Whew, ok, we're a little excited. But this video from John Gussman is RAD. The Elwha dam removal, taking place in Washington's Olympic National Park, has been an inspiring story to cover. Now the chinook salmon are coming home and they are magnificent.
For the second year in a row, salmon are swimming in streams above the site of the former Elwha Dam.
200,000 hatchery coho are dead after a pump failure over the weekend. The hatchery had been relying on the secondary pump after repairs were needed on a new water treatment facility that was constructed to provide water during the Elwha Dam removal.
PORT ANGELES, Wash. — Chinook salmon have returned to the undammed portion of the Elwha River. [The Peninsula Daily News](http://is.gd/h5whq1 "") reports adult chinook salmon -- also known as king salmon -- were observed Monday on the Elwha River about two miles upstream from the boundary of Olympic National Park.
We've got some fishy features for you this week. Hear about hatchery science: breeding a better fish. And get the latest from the recovering Elwha River. We've also got quick hit news headlines from around the region including stories about Oregon's new energy plan, a rash in sea lion shootings, DIY herbicide testing and more.
On the Olympic Peninsula the largest dam removal project in history is well underway, and the Elwha River is starting to show signs of life -- salmon in the river's upper reaches -- not seen here for nearly a century.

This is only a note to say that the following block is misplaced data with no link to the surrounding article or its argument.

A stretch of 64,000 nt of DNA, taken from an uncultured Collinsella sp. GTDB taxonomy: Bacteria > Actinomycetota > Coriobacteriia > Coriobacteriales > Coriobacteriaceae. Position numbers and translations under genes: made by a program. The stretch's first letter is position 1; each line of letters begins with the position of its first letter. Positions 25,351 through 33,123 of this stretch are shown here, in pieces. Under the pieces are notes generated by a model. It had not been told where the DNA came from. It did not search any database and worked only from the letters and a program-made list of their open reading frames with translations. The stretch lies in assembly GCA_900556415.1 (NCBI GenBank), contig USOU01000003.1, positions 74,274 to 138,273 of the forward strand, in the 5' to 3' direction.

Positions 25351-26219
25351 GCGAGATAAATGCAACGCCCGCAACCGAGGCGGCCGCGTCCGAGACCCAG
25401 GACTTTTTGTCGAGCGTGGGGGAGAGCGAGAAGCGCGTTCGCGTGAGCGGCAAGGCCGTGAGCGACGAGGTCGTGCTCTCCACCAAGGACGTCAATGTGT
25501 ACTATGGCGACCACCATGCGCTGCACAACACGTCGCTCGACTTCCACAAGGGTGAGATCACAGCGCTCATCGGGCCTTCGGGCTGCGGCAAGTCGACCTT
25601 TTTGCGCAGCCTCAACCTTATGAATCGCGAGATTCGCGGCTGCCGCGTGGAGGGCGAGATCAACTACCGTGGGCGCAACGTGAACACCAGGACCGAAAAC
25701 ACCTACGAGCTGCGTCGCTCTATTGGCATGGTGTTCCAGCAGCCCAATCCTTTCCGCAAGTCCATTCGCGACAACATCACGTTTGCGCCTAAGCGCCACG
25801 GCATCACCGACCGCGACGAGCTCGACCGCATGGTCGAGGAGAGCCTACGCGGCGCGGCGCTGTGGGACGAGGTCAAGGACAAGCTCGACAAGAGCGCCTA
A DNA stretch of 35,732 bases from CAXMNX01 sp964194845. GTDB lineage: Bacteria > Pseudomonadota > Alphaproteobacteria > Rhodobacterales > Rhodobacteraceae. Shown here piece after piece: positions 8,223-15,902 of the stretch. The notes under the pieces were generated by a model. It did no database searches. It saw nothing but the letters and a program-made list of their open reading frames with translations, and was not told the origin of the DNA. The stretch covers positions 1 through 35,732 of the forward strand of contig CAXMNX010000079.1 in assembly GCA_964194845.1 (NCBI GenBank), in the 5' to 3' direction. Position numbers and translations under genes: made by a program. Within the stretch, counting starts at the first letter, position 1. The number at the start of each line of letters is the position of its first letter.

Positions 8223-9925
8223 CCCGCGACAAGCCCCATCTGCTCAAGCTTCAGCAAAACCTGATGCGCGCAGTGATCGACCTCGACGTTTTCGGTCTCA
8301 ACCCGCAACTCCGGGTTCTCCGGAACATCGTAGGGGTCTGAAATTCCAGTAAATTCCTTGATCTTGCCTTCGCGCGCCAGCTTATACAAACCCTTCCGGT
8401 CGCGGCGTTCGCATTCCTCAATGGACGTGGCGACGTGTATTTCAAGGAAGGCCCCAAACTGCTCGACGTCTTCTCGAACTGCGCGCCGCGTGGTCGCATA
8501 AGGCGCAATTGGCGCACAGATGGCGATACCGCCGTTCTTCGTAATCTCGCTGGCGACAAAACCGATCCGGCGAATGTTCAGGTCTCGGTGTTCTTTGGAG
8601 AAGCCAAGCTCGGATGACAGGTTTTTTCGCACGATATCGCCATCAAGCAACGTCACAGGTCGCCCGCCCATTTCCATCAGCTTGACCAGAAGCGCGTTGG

PORT ANGELES, Wash. — Backed up for decades, murky sediment from the newly liberated Elwha River has begun to form a plume as it empties into the blue waters of the Strait of Juan de Fuca.
The EarthFix/KCTS 9 original documentary _Undamming the Elwha_ follows the journey of the Elwha River from the day it was dammed to the day it was set free once again.
Standing on the banks of the Elwha River on a crisp November afternoon, Mel Elofson eased a slippery pink coho salmon into the cold, green water and watched it swim away. And with that, the first coho returned to the middle section of the river since the 108-foot Elwha Dam was completed in 1913.
The largest dam deconstruction effort attempted in North America is on pause for the next few months.That’s because the first scheduled “fish window” just opened on the Elwha River dam removal project in Olympic National Park.
The best place to see dam demolish firsthand is at an overlook near the Elwha Dam, which is about five miles from the mouth of the river west of Port Angeles. Here’s how to get there...
The largest dam removal project and second largest environmental restoration effort in U.S. history officially begins.
Our Undamming the Elwha series features multimedia pieces covering different aspects of preparing for the Elwha River dam removal.
Scientists want to know more about how river otters transfer marine nutrients to the forest ecosystem. The Elwha watershed is the perfect laboratory, with its population of otters ready to prey on upriver salmon once a dam-removal project is complete. (Undamming the Elwha: Part II)
The Elwha River flows from the heart of Olympic National Park to the Strait of Juan de Fuca. But unlike other rivers on Washington's Olympic Peninsula, you won’t find salmon beyond the Elwha's first five miles because it’s been dammed for nearly a century. Big change is coming to the Elwha, though, when the world's biggest dam removal begins there next month. (Undamming the Elwha: Part I)